John Horace DICKEY

DICKEY, John Horace, KSG, Q.C., B.A., LL.B.

Personal Data

Party
Liberal
Constituency
Halifax (Nova Scotia)
Birth Date
September 4, 1914
Deceased Date
April 27, 1996
Website
http://en.wikipedia.org/wiki/John_Dickey_(Canadian_politician)
PARLINFO
http://www.parl.gc.ca/parlinfo/Files/Parliamentarian.aspx?Item=87d8cf85-54d0-4c2b-9e84-5c3d33a1a514&Language=E&Section=ALL
Profession
barrister, executive, lawyer

Parliamentary Career

July 14, 1947 - April 30, 1949
LIB
  Halifax (Nova Scotia)
June 27, 1949 - June 13, 1953
LIB
  Halifax (Nova Scotia)
August 10, 1953 - April 12, 1957
LIB
  Halifax (Nova Scotia)
  • Parliamentary Assistant to the Minister of Defence Production (August 27, 1953 - April 12, 1957)

Most Recent Speeches (Page 3 of 280)


March 7, 1957

Mr. Dickey:

You must have changed if you do not want to quibble.

Topic:   DEPARTMENT OF NORTHERN AFFAIRS AND NATIONAL RESOURCES
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March 7, 1957

Mr. Dickey:

You will have an opportunity to withdraw from parliament very shortly.

Topic:   DEPARTMENT OF NORTHERN AFFAIRS AND NATIONAL RESOURCES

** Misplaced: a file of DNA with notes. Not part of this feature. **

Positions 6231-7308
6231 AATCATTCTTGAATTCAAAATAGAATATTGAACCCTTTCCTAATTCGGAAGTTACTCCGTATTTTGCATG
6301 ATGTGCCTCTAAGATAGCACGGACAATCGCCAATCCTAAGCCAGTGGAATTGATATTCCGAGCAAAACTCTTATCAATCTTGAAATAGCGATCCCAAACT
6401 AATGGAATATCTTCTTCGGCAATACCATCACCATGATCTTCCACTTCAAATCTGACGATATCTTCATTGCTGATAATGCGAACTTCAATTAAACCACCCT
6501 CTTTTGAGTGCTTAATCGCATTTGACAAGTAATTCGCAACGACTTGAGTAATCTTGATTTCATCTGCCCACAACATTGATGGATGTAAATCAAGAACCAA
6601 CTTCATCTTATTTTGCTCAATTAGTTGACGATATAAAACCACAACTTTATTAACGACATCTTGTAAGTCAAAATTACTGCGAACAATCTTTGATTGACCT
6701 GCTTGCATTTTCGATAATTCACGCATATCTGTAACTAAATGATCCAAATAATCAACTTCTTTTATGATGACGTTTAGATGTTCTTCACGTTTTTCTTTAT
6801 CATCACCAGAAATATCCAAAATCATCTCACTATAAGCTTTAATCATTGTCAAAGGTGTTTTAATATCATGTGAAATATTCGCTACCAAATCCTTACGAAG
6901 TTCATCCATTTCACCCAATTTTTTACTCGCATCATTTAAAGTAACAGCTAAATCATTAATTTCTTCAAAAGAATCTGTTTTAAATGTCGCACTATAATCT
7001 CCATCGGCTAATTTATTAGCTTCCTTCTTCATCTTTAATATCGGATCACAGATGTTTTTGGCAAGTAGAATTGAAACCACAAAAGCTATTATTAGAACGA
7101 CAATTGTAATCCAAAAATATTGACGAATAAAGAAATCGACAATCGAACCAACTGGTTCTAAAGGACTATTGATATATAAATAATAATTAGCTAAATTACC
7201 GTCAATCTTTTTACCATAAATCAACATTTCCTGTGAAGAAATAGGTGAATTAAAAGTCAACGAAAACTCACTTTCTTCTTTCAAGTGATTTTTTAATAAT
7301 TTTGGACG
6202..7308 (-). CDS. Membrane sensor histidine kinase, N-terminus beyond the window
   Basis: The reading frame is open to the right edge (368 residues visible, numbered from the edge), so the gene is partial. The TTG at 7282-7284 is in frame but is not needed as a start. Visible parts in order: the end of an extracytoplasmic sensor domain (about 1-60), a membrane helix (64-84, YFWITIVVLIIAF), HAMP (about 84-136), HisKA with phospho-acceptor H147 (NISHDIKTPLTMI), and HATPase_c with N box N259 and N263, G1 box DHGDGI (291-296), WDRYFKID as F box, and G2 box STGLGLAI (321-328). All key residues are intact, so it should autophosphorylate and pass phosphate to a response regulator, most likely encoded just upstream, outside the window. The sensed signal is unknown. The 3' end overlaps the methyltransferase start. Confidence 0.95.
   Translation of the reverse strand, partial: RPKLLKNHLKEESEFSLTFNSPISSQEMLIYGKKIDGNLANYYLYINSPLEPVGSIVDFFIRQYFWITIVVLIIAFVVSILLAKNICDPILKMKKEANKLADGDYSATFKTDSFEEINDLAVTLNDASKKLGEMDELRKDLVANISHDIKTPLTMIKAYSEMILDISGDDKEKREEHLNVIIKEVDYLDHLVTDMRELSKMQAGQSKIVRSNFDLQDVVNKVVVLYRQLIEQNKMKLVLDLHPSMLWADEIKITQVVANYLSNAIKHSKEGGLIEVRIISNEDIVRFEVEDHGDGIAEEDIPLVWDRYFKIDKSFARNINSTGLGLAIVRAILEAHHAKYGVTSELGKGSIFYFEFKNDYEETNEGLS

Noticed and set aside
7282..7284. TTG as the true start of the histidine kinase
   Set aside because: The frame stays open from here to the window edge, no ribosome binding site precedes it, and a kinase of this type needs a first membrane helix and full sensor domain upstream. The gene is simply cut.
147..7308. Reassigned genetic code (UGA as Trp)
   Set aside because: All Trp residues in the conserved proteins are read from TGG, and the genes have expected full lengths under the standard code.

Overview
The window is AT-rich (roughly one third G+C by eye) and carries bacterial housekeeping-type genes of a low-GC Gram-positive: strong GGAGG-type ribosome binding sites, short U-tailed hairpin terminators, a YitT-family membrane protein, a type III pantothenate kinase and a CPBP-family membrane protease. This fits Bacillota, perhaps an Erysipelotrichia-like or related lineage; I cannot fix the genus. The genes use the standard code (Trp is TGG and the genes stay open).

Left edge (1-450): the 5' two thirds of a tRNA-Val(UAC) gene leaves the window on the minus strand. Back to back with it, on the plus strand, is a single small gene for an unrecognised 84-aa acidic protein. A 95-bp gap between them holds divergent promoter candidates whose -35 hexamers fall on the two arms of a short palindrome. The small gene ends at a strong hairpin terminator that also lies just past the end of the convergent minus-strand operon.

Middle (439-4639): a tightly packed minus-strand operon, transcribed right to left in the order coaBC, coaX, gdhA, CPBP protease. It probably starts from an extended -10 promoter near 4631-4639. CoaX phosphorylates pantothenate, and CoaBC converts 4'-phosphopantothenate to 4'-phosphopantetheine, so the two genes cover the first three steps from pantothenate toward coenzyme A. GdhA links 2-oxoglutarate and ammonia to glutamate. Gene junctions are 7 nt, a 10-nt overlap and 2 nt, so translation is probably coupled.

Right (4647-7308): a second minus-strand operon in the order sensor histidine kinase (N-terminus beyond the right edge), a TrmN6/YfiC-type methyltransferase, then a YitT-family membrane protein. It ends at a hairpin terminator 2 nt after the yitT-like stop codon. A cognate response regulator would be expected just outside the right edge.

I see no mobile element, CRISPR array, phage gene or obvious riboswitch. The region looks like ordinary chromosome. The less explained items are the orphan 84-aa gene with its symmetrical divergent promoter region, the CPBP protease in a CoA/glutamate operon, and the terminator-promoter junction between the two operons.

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March 5, 1957

Mr. J. H. Dickey (Parliamentary Assistant, for the Minister of Trade and Commerce):

Mr. Speaker, I just want to make one or two comments on the debate we have had on second reading. First of all I wish to express great appreciation to the hon. member for Eglinton for his very complimentary reference to the deputy minister of the Department of Trade and Commerce, Mr. Bull. Certainly the hon. member's reference is highly merited. There is no doubt that Mr. Bull has impressed hon. members of this house whenever he has appeared as a witness before one of our committees, and that was certainly the case in connection with the Export and Import Controls Act when it received consideration in committee.

I know the minister would want me to express this word of appreciation to the hon. member for Eglinton, and to say that Mr. Bull's work in the department has been very greatly appreciated. Our regret in seeing him leave the department is relieved only by our great satisfaction at the important new responsibilities he is assuming and the highly merited promotion in the public service he is receiving.